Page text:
In context, the Ramban is trying to prove that the words "he has not fulfilled his duty" do not always mean that one must do the mitzva again because he has not fulfilled it. Rather, they mean that one has not fulfilled his obligation in the proper manner. In the framework of this discussion, he deals also with failure to discuss "Pesach, matza, and maror." If one fails to mention these three things, the Ramban writes, it is not necessary to do the mitzvot again. The Ramban does not write that one need not say these three things if he failed to do so properly the first time. This is because the obligation of "Pesach, matza, and maror" is not connected to the mitzva of relating the story of the exodus, but rather to the overall experience, which includes both eating and explaining.
 
This may explain why the Pesach offering is mentioned first, before matza and maror; it is the main thing eaten, and therefore the main experience that we must have in every generation.
 
There was [only] as much as an olive of the Pesach offering [to eat], yet the Hallel split the roofs! (Pesachim 85b)
 
The gemara here briefly describes the great joy at the time of the eating of the Pesach offering. Try to imagine that great joy: The entire nation of Israel has arrived in Jerusalem. The eating of the Pesach offering must be accompanied by the recitation of Hallel, so during the eating of the Pesach offering, all kinds of songs of praise to God could be heard from every direction. Indeed, a very exciting and joyous occasion, which we hope will return in the near future.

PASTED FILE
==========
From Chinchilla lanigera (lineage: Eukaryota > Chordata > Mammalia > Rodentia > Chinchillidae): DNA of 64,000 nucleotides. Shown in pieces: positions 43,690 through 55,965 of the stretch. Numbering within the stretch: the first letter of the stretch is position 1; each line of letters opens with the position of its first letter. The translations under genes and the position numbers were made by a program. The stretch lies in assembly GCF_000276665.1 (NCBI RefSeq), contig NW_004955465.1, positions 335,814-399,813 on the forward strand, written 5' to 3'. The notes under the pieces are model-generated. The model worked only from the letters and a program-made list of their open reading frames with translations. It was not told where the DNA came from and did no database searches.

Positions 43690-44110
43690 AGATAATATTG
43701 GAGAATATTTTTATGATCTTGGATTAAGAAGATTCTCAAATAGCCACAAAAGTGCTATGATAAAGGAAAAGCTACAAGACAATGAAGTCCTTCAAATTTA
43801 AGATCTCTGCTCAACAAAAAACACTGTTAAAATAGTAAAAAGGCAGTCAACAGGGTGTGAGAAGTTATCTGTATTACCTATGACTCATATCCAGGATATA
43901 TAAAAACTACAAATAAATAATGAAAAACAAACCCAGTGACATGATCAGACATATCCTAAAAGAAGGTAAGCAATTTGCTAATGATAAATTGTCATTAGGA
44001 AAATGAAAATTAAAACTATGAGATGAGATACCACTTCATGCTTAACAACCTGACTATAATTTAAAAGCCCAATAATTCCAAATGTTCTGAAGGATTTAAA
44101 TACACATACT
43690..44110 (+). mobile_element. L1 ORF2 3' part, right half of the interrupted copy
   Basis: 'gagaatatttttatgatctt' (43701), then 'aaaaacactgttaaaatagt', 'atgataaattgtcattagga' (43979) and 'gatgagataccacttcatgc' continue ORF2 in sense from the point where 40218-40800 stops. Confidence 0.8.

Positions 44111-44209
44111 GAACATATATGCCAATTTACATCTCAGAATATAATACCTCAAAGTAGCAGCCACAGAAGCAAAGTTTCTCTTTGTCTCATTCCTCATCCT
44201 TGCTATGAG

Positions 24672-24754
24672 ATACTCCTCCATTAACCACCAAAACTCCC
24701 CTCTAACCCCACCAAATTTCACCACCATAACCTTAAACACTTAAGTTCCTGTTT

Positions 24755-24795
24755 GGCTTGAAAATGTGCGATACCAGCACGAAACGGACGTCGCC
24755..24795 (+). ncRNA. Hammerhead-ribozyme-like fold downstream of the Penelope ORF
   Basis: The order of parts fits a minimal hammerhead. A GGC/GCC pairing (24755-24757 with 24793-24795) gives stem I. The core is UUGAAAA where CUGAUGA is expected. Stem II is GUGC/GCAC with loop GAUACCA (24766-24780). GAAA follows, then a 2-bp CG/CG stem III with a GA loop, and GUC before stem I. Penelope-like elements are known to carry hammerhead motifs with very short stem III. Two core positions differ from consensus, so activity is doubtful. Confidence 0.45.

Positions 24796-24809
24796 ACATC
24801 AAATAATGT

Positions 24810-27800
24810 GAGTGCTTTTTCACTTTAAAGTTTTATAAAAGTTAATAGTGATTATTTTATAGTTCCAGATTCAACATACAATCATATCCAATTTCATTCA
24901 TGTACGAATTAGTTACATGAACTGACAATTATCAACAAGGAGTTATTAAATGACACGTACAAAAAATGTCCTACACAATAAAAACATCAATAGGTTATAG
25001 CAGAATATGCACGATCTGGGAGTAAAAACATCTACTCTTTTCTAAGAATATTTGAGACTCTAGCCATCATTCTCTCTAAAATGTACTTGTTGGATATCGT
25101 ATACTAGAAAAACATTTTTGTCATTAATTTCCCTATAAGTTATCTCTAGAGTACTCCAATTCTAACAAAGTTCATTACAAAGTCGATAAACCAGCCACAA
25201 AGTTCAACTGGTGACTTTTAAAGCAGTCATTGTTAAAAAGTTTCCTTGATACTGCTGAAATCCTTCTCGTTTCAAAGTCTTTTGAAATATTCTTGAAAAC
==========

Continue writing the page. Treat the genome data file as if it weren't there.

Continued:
We might have expected that after the destruction of the Temple, the atmosphere of this night would have become very sad! How is it that the night of the seder has remained the most significant night of the year?
 
The answer is that following the destruction, the center of gravity of the Pesach experience shifted from eating the Pesach offering to reliving the experience of the exodus from Egypt and the renewal of the covenant between God and His people. This important matter is relevant in every generation, even after the destruction. The covenant is eternal, and it is the most important point on the night of the seder.
 
 
[This sicha was delivered at seuda shelishit on Shabbat Parashat Bo 5777 (2017).]
 

[1] The "wise son" appears in Parashat Va'etchanan.
[2] R. Hirsch, commentary on Shemot 12:27.